"Many microfungi viewed under a microscope are indistinguishable," she said. "For instance, Pucciniales has five different spore stages, each of which looks different within a species. But the same spore stages can look the same between species. This makes identification, or even understanding a single life cycle, difficult.

"DNA sequencing," Aime added, "allows us to clearly see distinctions and properly identify separate species and stages of development. We chose two of the least studied -- but very consequential -- types of microfungi, and we will be providing the first genomic resources for most of the species within them."

The research will evaluate what geographic regions have the highest diversity of parasitic microfungi and will test the latitudinal gradient hypothesis established for plants and animals.

"This hypothesis suggests diversity is negatively linked to increasing latitude," Aime said. "However, some recent studies suggest the opposite to be true for fungi. We think this may be due to the patchiness of fungal distribution in the tropics, like a quilt where one square doesn't tell the story of the full, colorful piece. Our standardized sampling in tropical and temperate areas will, for the first time, allow for a robust comparison."

The team will collect microfungi in North Carolina domestically as well as Patagonia, Czech Republic, Caucasus, Panama, Guyana, Mozambique and Brunei.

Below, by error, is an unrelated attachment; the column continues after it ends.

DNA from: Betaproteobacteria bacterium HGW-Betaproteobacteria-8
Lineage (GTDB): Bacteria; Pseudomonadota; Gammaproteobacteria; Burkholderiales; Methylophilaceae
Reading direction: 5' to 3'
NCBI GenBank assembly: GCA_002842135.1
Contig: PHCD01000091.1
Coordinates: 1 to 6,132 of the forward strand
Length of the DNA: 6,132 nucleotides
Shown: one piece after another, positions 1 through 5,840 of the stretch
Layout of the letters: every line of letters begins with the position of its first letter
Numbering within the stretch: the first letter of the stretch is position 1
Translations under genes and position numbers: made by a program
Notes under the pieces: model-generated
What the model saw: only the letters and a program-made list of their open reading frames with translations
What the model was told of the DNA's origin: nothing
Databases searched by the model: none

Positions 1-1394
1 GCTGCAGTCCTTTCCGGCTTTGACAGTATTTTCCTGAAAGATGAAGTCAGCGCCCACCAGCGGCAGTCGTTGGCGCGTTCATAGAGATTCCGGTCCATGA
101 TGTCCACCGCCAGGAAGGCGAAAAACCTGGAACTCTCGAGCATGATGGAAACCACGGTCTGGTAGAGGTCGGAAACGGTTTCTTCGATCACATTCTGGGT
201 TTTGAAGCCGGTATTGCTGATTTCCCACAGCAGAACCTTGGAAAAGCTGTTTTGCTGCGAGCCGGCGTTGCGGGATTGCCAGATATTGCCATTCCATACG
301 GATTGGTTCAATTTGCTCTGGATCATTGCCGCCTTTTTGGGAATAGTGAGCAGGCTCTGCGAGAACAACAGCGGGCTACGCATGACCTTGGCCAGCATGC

Aime is one of the only academic mycologists in the nation who specializes in Pucciniales, and she said part of this project seeks to build the capacity for mycological studies in the U.S. and other countries.

"There are more than six times as many species of fungi as plants, but there aren't very many mycologists at universities," she said. "It is a new field, relatively speaking, because until the 1970s fungi were classified under the plant kingdom. Now we know fungi is a kingdom itself, and the organisms actually have more in common with animals than plants. There is so much to learn, and we need to scale up mycological education and professional training."

The project will include undergraduate and graduate level education, community engagement, and the organization of workshops and fieldwork programs. Another important aspect will be the creation of a platform to house and share a rapidly growing microfungi dataset, Aime said.

"We expect to create the most exhaustive documentation of microfungi in these two orders to date," she said. "This massive dataset will be a rich and growing resource that can inform fungal systematics, ecological and evolutionary research."

The flipside of disease prevention is the need to understand parasitic microfungi to sustain ecosystems.

"In nature, these parasites are critical to ecosystem health," Aime said. "They play an important role by encouraging diversity in their hosts. They prevent one species from taking over and maintain balance. If we want to preserve or restore habitats, we have to look at the whole system, including what we can't see. These microbes are as important as the plants and animals."